West Africa Switches on Mobile Money: Headlines for June 22, 2010
Writing on the CGAP Microfinance Blog, my colleague Sarah Rotman sends us a Dakar Dispatch: Mobile money and financial inclusion….
Orange Money is now active in Côte d’Ivoire, Sénégal and Mali. MTN Mobile Money is available in Côte d’Ivoire and Benin. Société Générale is on the verge of offering some type of branchless banking service in Sénégal. Zain is preparing to launch Zap in Burundi. All three mobile operators are knocking on the central bank’s door in Madagascar. And there are three technology companies (in Sénégal, Côte d’Ivoire and Burkina Faso) that have been given the approval of the regional central bank (the BCEAO) to function as electronic money issuers. It is clear that the subject of branchless banking is on the minds of policymakers in Francophone Africa.
Africa has been the epicenter of mobile money for the mass market, but Asia may dominate. So says Gartner:
Mobile payment technology continues to rapidly gain ground around the world, with Gartner Inc. projecting 55% more mobile payment users this year than in 2009. Gartner said the biggest growth areas for mobile payments are not developed areas like the U.S., but in places like the Middle East and Africa. Users in the latter regions rely on simpler technology, such as Short Message Service or texting.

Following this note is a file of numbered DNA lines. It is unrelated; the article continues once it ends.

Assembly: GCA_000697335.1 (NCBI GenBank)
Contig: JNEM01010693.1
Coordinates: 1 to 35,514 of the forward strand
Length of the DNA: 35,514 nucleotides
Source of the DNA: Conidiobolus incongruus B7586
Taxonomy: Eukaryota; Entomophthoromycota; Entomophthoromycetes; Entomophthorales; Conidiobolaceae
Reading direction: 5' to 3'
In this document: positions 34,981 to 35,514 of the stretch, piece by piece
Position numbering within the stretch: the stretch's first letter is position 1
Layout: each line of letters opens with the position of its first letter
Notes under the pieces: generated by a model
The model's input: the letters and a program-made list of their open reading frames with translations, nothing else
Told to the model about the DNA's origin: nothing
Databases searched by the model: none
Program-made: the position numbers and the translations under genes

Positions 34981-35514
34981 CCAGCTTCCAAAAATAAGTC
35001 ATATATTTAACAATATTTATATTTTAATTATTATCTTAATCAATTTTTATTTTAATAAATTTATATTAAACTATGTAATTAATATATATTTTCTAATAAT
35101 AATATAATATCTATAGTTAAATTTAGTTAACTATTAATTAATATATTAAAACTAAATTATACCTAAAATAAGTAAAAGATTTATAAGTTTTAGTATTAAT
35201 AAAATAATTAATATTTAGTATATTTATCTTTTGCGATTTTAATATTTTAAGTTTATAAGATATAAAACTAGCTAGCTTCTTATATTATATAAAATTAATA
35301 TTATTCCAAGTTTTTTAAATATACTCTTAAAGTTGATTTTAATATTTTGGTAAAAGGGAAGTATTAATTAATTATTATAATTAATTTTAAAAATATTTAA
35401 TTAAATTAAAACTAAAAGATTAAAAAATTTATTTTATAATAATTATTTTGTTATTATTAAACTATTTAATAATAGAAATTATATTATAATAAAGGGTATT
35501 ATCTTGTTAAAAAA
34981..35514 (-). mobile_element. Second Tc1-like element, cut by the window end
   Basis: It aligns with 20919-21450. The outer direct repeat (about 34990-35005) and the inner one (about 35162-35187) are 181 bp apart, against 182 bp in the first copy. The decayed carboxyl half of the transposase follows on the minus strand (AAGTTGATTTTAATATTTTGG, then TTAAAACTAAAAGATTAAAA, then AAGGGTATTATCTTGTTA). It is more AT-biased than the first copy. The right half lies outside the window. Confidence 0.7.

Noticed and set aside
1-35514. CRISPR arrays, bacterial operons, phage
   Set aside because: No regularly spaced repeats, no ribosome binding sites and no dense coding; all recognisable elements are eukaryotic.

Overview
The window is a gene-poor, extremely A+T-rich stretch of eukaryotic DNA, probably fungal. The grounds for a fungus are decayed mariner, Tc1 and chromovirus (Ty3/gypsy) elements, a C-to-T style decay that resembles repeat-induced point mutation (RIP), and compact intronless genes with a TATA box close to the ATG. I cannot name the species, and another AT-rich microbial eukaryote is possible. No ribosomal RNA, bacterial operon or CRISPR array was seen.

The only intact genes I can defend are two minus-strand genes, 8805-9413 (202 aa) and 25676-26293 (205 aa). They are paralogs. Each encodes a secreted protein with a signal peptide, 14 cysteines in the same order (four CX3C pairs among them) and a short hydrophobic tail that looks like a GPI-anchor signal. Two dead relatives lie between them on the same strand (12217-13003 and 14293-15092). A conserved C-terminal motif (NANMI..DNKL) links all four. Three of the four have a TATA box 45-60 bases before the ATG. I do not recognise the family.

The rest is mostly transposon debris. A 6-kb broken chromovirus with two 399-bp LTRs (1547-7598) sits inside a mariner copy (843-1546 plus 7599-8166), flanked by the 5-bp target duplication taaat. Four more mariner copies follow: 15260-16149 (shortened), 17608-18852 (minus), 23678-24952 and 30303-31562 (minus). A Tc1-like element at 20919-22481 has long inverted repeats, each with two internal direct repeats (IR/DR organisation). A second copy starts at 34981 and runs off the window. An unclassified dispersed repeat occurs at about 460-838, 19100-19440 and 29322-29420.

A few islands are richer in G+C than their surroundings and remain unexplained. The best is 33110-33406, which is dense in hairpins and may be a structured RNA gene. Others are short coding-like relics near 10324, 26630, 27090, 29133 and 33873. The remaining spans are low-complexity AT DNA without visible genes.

More about the global projections at Finextra.
We’ve been saying for awhile that mobile money will be less compelling in places where good alternatives to cash already exist, for example, in developed markets such as North America. Despite that, the folks who look after how payments get cleared has opened a door for mobile (NACHA ACH Rule Anticipates Widespread Use Of Mobile Payments):
Mobile payments have yet to take off domestically, but NACHA is positioning the automated clearing house network to play a prominent role, if and when they do. The Herndon, Va., electronic payments association said last week that in May its members had approved a new rule for classifying ACH debit transactions initiated via mobile channels. Consumers, billers and their banks already have been performing and authorizing ACH payments using mobile devices but NACHA had not specifically addressed how such transactions should be classified.
Finally, if you are running a business of any sort that a)focuses on reaching poor people and b)is focused on Latin America, it’s well worth your time to read this announcement from the Inter-American Development Bank: Corporate Leaders Program for Success in Majority Markets….
The Inter-American Development Bank (IDB) is now offering a unique new program designed especially to help private sector businesses achieve long-term commercial success and corporate leadership in designing new business models for the base of the pyramid in Latin America and the Caribbean.